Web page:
Northwest ends its bikes fly free program with Adventure Cycling

Discussion in 'rec.bicycles.rides archive' started by Amh, Jan 23, 2003.

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  1. Amh

    Amh Guest

    Hi,

    The United thread just reminded me that I received an e-mail from Adventure Cycling that Northwest
    is ending it's bikes fly free program for members.

    This is the age where the airlines are going to squeeze the passenger for every cent they can.

    Andy
     
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  2. Alan

    Alan Guest

    So what part of this do you not understand? Companies are free to raise or lower their prices, and
    you're free to utilize their services or not. The airlines are sqeezing their customers, their
    suppliers, and their employees in an effort to regain profitability. Their investors expect to see
    some return on their money, after all.

    Airline stocks that were in the $50-60 range two years ago are now selling for around $5. Since
    they're such a bargain, perhaps you could buy a big bloc of them, and use your new-found clout to
    tell the companies how to make a profit by selling tickets at a loss. If you can do that, I'm sure
    that American, United, USAir, Delta, and a host of others will be knocking on your door.

    --

    alan

    Anyone who believes in a liberal media has never read the "Daily Oklahoman."

    "amh" <[email protected]> wrote in message news:[email protected]...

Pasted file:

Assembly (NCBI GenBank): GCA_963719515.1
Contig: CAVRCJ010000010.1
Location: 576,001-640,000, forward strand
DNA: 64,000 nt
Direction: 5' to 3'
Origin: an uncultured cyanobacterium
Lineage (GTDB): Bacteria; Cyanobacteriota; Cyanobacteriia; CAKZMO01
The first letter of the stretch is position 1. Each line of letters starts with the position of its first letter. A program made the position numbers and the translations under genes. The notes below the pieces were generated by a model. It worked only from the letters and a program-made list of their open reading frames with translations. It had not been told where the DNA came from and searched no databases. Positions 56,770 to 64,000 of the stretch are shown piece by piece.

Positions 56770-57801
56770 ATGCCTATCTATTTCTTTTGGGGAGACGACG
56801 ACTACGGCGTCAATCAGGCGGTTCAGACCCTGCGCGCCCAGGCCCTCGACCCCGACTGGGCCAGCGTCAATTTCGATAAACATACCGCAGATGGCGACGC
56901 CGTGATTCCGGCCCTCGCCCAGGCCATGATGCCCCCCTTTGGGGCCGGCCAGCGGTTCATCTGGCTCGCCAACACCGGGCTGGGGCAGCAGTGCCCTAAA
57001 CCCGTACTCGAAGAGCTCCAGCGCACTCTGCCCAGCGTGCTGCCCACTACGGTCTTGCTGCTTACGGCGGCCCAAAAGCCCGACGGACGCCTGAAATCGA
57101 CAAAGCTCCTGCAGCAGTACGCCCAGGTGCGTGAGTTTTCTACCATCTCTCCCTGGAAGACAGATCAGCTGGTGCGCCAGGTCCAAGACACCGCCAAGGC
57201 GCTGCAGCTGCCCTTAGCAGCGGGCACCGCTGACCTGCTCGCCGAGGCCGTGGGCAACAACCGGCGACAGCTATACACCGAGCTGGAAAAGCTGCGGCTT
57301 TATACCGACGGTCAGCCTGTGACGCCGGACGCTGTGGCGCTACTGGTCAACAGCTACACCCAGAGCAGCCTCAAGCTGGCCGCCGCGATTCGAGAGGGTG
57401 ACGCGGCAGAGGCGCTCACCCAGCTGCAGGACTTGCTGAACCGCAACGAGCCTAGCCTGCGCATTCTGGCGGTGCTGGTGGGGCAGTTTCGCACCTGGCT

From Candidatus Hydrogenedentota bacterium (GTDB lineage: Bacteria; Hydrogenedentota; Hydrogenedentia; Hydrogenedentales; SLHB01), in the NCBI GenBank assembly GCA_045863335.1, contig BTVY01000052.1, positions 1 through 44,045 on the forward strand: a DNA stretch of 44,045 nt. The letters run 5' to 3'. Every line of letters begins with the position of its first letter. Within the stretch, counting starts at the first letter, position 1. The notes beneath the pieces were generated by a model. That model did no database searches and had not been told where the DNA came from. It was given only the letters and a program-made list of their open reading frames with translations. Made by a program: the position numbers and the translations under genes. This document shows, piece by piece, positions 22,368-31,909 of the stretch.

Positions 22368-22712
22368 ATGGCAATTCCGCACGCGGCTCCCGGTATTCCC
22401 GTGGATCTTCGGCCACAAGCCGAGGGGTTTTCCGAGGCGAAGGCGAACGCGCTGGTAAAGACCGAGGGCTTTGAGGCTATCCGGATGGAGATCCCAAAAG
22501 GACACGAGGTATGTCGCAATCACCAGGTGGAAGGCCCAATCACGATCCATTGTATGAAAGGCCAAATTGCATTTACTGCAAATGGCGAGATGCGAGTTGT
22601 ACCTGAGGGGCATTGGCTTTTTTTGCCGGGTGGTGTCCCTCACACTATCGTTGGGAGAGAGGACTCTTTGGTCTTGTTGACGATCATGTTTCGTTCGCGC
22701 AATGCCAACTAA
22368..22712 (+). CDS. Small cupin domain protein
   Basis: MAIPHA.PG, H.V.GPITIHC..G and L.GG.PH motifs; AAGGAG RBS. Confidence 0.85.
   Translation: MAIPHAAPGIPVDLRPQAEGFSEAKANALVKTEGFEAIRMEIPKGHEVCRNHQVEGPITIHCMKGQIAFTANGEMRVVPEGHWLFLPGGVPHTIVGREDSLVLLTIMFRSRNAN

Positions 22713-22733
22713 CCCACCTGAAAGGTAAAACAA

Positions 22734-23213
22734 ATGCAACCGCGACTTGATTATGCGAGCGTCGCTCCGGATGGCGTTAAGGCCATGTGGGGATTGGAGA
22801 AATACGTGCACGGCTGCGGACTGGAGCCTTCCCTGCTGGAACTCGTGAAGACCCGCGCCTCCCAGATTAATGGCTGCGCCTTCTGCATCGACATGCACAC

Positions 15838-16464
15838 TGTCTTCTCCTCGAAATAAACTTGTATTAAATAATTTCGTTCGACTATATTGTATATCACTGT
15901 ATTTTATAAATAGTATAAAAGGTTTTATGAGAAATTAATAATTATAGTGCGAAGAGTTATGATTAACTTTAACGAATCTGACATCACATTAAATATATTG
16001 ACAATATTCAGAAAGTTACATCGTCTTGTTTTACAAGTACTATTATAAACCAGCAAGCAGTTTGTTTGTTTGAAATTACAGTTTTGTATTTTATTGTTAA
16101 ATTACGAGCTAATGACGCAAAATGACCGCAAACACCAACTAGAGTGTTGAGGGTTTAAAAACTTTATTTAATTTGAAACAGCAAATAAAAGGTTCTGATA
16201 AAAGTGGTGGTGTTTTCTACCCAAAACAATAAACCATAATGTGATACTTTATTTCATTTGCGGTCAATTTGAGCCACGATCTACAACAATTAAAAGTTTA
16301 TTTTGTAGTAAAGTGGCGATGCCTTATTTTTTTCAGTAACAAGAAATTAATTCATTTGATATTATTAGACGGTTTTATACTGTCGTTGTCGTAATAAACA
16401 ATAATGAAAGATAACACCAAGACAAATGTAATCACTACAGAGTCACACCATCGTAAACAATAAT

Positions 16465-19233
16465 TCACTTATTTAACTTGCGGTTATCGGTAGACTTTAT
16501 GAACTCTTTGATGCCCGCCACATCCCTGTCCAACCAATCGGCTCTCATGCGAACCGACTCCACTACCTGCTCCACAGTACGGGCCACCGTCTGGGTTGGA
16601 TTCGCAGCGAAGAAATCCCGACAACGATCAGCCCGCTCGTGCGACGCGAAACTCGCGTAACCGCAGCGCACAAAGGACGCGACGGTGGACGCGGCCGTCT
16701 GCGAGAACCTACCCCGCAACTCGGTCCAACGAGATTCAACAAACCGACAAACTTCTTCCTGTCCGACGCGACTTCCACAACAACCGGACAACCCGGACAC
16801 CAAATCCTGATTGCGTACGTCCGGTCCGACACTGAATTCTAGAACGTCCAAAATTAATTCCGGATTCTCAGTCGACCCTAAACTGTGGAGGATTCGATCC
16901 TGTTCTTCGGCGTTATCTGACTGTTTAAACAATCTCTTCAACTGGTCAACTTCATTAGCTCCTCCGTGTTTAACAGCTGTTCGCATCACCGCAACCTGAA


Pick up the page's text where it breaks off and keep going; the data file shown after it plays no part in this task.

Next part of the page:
> Hi,
    >
    > The United thread just reminded me that I received an e-mail from Adventure Cycling that Northwest
    > is ending it's bikes fly free program for members.
    >
    > This is the age where the airlines are going to squeeze the passenger for every cent they can.
    >
    > Andy
     
  3. Maybe they should charge for ALL checked luggage, and maybe start charging for the peanuts too!

    --

    Steve Juniper ([email protected])

    "Tests show that a frog will passively remain in a very slowly heated frying pan until killed.
    We are now conducting that experiment with ourselves on this planet with the Bush junta turning
    up the heat."
    S.Juniper

    "alan" <[email protected]> wrote in message
    news:[email protected]...
    > So what part of this do you not understand? Companies are free to raise
    or
    > lower their prices, and you're free to utilize their services or not. The airlines are sqeezing
    > their customers, their suppliers, and their
    employees
    > in an effort to regain profitability. Their investors expect to see some return on their money,
    > after all.
    >
    > Airline stocks that were in the $50-60 range two years ago are now selling for around $5. Since
    > they're such a bargain, perhaps you could buy a big bloc of them, and use your new-found clout to
    > tell the companies how to
    make
    > a profit by selling tickets at a loss. If you can do that, I'm sure that American, United, USAir,
    > Delta, and a host of others will be knocking on your door.
    >
    > --
    >
    > alan
    >
    > Anyone who believes in a liberal media has never read the "Daily
    Oklahoman."
    >
    >
    > "amh" <[email protected]> wrote in message
    > news:[email protected]...
    > > Hi,
    > >
    > > The United thread just reminded me that I received an e-mail from Adventure Cycling that
    > > Northwest is ending it's bikes fly free program for members.
    > >
    > > This is the age where the airlines are going to squeeze the passenger for every cent they can.
    > >
    > > Andy
     
  4. Amh

    Amh Guest

    "alan" <[email protected]> wrote in message
    news:<[email protected]>...
    > So what part of this do you not understand? Companies are free to raise or lower their prices, and
    > you're free to utilize their services or not. The airlines are sqeezing their customers, their